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Period pains – The people fighting period poverty in Thailand 

By Laure Siegel

Photography by Luke Duggleby

Tens of thousands of women in Thailand lack access to safe and cheap sanitary products. Social stigma, limited access to information, male opposition to better education, and day to day precarity endanger their health and lives. 

27-year-old Varangtip Satchatippavarn has founded a company to produce safe sanitary products and works with advocacy groups who campaign to include the issue in the education system and to get men involved.

 “We suffer in silence and hide behind fake smiles. Why is such a simple and common thing so frowned upon by our society? It’s time you, your body, and our planet can finally have a choice. It’s time to be liberated,” says Varangtip, who goes by the nickname ‘Rung’.

After finishing her studies in biological science, Rung landed her first job at the National Innovation Agency at the Ministry of Science and Technology. In September 2019, she began to focus on gender equality and sustainability, and in late 2020, she launched her company Ira Concept, which aims to provide women with an inclusive choice of sanitary pads.

A period drama

“The sanitary pads sold in supermarkets are made of synthetic fibre and chemicals and one pad is as polluting as four plastic bags. Many women are allergic to those chemicals,” Rung says.  

Ira concept created safe ecological pads made of bamboo, corn fibre, wood pulp and polylactic acid (PLA), a bio-based plastic, making them biodegradable in one year. Conventional pads can take up to 500 – 800 years to fully decompose.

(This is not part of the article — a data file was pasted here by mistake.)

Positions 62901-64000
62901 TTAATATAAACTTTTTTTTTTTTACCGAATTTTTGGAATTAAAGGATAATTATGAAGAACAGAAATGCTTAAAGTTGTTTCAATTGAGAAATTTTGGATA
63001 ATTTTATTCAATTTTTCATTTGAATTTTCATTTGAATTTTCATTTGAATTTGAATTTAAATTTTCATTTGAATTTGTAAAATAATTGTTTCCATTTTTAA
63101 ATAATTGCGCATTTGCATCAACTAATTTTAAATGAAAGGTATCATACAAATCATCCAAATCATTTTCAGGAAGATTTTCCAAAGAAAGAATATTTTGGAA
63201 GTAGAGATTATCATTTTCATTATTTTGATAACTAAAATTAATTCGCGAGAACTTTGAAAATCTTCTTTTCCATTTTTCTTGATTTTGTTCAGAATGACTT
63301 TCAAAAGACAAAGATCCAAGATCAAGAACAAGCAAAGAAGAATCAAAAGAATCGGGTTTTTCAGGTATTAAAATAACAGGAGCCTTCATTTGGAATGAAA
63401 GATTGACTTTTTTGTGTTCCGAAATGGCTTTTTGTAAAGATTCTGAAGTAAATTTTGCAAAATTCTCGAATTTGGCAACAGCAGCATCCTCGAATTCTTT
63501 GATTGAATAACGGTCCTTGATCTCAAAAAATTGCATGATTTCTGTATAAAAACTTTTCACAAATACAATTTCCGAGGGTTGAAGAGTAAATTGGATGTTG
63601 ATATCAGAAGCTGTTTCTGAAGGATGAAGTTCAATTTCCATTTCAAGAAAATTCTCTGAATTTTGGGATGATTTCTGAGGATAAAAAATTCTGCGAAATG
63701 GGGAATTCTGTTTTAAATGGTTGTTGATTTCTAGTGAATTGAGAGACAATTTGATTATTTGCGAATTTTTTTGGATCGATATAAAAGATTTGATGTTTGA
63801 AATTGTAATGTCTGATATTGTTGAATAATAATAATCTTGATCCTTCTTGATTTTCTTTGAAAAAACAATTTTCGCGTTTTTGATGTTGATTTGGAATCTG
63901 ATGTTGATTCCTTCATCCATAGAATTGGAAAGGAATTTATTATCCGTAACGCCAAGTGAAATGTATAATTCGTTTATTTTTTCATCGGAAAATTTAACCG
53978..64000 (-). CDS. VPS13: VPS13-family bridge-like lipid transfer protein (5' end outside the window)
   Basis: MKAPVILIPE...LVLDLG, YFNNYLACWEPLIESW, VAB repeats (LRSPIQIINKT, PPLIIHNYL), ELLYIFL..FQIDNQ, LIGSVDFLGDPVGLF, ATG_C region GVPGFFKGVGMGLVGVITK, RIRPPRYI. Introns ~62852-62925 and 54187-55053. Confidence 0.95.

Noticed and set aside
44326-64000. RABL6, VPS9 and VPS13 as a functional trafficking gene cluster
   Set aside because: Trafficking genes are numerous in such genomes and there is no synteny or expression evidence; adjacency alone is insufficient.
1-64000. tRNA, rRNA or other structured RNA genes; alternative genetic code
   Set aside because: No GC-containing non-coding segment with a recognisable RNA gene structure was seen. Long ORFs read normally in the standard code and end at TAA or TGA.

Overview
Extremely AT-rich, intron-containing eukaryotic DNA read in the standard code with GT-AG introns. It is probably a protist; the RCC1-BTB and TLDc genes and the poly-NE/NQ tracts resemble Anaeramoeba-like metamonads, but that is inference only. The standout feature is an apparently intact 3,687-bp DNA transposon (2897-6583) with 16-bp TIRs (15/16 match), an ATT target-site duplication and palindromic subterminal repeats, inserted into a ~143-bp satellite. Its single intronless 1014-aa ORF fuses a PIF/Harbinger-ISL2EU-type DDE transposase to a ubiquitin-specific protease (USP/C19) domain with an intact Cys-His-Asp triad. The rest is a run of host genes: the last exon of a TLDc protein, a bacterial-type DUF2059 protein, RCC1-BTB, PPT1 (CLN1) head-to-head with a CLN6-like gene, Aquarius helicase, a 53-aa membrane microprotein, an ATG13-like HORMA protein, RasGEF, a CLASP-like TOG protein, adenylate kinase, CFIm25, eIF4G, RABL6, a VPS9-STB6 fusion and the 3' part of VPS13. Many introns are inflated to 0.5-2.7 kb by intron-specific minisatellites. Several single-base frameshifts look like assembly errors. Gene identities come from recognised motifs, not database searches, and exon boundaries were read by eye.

Thailand generates about two million tonnes of plastic waste a year, of which only a quarter is properly recycled. According to some estimates, the country is the world’s sixth-largest ocean plastic polluter. But young Thais are becoming increasingly aware of environmental issues and are also more open to talk about old taboos such as periods.

Rung chose menstrual pads because tampons and moon cups are not popular among Asian women. Moon cups are only available from eco or online stores. “There is a negative stigma about fiddling about with your vagina. We have been taught by our parents and conditioned by the lack of sex education that if you insert something into your vagina, you can break your hymen and lose your virginity. Pads remain the most appropriate option in this cultural context, which is difficult to change for now.” 

Most moon cups are made from organic plastic and can be used for a couple of years, which makes them a cheap, easy and ecological option. But they need to be emptied and sterilised with clean water several times a day to avoid the risk of bacterial infection and they cost 200 to 1500 baht (USD 5.80 – 43.65), a significant investment for many women.

Tampons present a similar risk of infection as moon cups, both of which can cause Toxic Shock Syndrome (TSS) in rare cases. The disease is a life-threatening condition caused by the release of harmful toxins from an overgrowth of bacteria.

In 2012, American model Lauren Wasser made headlines because she contracted the disease after using a tampon. She started suffering from flu-like symptoms, which culminated in a heart attack. Both of Her legs were consumed by gangrene and had to be amputated below the knee.